When I was leaving the medical tent, Ron called out to me. I couldn't believe he was in there, too. He congratulated me. He knew it was my first one. I sure met some nice people!!!

Then it was off to grab my finishers medal (best medal ever), t-shirt and hat. It's not a technical tee but I will wear it proudly. I got my picture taken by the photographer and grabbed some pizza. They were generous with the pizza and gave some to my entire group even though it said athletes only. They gave out ice cream, too.

Nutrition wise: I had two or three GUs (I forget) and either Perform, water, and/or chicken soup. By the time I got to the Energy Lab, I was feeling slightly nauseous so I ate pretzels at several of the stops.

I never cramped and never vomited. Yay!!!!

What would you do differently?:

Figure out how to run the run course.
Post race
Warm down:

Walked back down Ali'i Drive to Uncle Billy's where Endurance Sports Travel had their van for the ride home. Their guys congratulated me.

Bob had already picked up my bike and gear. Mike got a really funny video of the bike procession out of transition. You see a slew of expensive tri bikes with Zipp wheels, then my bike, one of the few straight road bikes.

We stopped to see the huge sign they had chalked on the road. By the time I got to that, I wasn't even looking down. My eyes were searching for the finish line. But it was a really nice sign.

What limited your ability to perform faster:

The fact that this was my first ironman. Also, the bruise on ball of my foot.

My left toenail is so sore now and it's been six days since the race. I don't know how to avoid toenail problems. I think my feet must've swelled in the heat. My lower lip is still extremely sore from the sun. I need to apply more sunscreen lip balm next time.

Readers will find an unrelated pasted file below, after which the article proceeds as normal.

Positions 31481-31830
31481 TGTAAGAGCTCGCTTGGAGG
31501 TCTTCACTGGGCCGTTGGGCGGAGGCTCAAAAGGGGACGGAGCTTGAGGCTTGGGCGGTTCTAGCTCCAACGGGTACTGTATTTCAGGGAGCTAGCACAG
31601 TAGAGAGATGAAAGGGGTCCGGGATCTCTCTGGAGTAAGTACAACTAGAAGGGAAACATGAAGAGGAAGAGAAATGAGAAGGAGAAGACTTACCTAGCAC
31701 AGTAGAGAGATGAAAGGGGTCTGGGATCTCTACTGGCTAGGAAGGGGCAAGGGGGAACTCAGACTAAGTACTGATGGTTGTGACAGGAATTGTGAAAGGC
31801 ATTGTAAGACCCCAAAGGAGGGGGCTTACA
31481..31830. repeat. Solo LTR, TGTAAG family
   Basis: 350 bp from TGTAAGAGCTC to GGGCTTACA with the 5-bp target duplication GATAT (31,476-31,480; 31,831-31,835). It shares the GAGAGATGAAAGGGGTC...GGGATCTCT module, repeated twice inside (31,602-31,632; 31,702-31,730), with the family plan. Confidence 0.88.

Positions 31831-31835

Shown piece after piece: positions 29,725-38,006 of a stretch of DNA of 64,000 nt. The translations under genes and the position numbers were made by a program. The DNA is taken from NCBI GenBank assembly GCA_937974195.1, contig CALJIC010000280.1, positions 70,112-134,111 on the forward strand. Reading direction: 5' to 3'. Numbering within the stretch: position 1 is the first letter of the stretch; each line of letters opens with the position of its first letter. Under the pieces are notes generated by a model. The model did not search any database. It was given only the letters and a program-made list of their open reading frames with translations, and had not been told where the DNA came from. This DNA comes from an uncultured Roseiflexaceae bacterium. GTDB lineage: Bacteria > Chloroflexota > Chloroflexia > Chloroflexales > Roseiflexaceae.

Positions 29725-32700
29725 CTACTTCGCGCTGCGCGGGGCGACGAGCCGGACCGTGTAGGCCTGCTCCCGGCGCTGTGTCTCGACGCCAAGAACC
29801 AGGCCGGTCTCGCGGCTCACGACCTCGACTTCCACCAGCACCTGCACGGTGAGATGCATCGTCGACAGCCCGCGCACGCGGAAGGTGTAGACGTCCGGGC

Event comments:

They had 5,000 volunteers and they were awesome! So encouraging and would do anything for you.

I am happy with my first ironman experience.

Last updated: 2010-10-10 12:00 AM
01:18:32 | 4224 yards | 01m 52s / 100yards
Age Group: 9/33
Overall: 1293/1926
Suit: Orca sports bra and Sugoi tri shorts
Course: Out to the boat and back
Start type: Plus:
Water temp: 0F / 0C Current:
200M Perf. Remainder:
Breathing: Drafting:
Waves: Navigation:
Time: 06:24
Cap removal: Helmet on/
Suit off:
Wetsuit stuck? Run with bike:
Jump on bike:
Getting up to speed:
07:20:37 | 112 miles | 15.25 mile/hr
Age Group: 0/33
Overall: 0/1926
Road:   Cadence:
Turns: Cornering:
Gear changes: Hills:
Race pace: Drinks:
Time: 11:26
Riding w/ feet on shoes
Jumping off bike
Running with bike
Racking bike
Shoe and helmet removal
05:03:17 | 26.2 miles | 11m 35s  min/mile
Age Group: 0/33
Overall: 0/1926
Keeping cool Drinking
Post race
Weight change: %
Mental exertion [1-5]
Physical exertion [1-5]
Good race?
Course challenge Just right
Organized? Yes
Events on-time? Yes
Lots of volunteers? Yes
Plenty of drinks? Yes
Post race activities: Good
Race evaluation [1-5] 5

2010-10-15 12:58 PM

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Subject: Ford Ironman World Championship

2010-10-15 1:28 PM
in reply to: #3154607

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Fountain Hills, AZ
Subject: RE: Ford Ironman World Championship
What a terrirfic report and great job, IRONMAN!
2010-10-15 1:35 PM
in reply to: #3154607

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Subject: RE: Ford Ironman World Championship
Awesome job!
2010-10-15 2:35 PM
in reply to: #3154607

Subject: RE: Ford Ironman World Championship
CONGRATULATIONS!!  I flew to Kona last minute to photograph a wedding on Sunday.  It was so sad to be there one day after ironman!  I was able to meet so many amazing athletes who were staying at the same resort and at the airport.  I am so inspired by all of you Ironmen!!
2010-10-15 2:52 PM
in reply to: #3154607

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Subject: RE: Ford Ironman World Championship
Congrats! Great job, Ironman!
2010-10-15 4:24 PM
in reply to: #3154607

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Dirt Road
Subject: RE: Ford Ironman World Championship
Your amazing!